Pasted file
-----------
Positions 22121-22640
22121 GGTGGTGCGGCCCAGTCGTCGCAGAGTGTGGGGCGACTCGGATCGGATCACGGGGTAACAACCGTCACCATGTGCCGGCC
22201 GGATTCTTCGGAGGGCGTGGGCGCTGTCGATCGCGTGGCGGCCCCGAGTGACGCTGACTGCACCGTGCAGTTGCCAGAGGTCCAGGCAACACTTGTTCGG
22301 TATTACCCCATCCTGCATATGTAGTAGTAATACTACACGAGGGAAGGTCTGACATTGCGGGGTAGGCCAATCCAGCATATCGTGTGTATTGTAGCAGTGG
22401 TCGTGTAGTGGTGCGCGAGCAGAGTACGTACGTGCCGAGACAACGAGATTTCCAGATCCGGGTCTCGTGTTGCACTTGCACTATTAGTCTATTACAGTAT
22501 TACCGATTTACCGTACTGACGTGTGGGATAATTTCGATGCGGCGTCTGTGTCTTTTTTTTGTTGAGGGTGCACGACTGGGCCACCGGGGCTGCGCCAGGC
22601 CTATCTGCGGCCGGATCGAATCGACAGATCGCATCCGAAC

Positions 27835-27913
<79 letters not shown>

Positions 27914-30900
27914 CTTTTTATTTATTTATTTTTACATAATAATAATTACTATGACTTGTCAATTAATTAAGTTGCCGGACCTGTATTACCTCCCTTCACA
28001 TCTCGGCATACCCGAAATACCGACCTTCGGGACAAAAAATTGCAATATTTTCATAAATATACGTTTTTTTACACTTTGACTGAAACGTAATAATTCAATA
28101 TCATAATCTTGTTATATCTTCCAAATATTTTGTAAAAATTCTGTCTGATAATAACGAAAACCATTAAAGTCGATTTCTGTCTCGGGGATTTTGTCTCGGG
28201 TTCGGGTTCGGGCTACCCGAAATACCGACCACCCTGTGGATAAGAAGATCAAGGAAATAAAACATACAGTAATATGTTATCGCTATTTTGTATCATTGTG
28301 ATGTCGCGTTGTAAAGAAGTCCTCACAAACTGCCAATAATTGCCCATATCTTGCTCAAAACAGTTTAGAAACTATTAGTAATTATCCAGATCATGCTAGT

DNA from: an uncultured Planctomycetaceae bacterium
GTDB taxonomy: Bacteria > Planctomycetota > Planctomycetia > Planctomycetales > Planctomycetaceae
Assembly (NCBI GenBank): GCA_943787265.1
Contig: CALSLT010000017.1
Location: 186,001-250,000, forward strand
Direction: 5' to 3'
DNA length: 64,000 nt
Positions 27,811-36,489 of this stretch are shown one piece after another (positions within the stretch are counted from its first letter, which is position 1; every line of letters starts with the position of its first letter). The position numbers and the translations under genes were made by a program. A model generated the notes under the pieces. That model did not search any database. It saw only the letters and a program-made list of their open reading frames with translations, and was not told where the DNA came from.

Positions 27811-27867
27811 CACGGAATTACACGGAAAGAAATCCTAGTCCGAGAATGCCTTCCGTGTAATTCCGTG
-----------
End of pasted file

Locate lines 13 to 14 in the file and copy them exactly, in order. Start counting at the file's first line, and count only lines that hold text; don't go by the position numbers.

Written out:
28101 TCATAATCTTGTTATATCTTCCAAATATTTTGTAAAAATTCTGTCTGATAATAACGAAAACCATTAAAGTCGATTTCTGTCTCGGGGATTTTGTCTCGGG
28201 TTCGGGTTCGGGCTACCCGAAATACCGACCACCCTGTGGATAAGAAGATCAAGGAAATAAAACATACAGTAATATGTTATCGCTATTTTGTATCATTGTG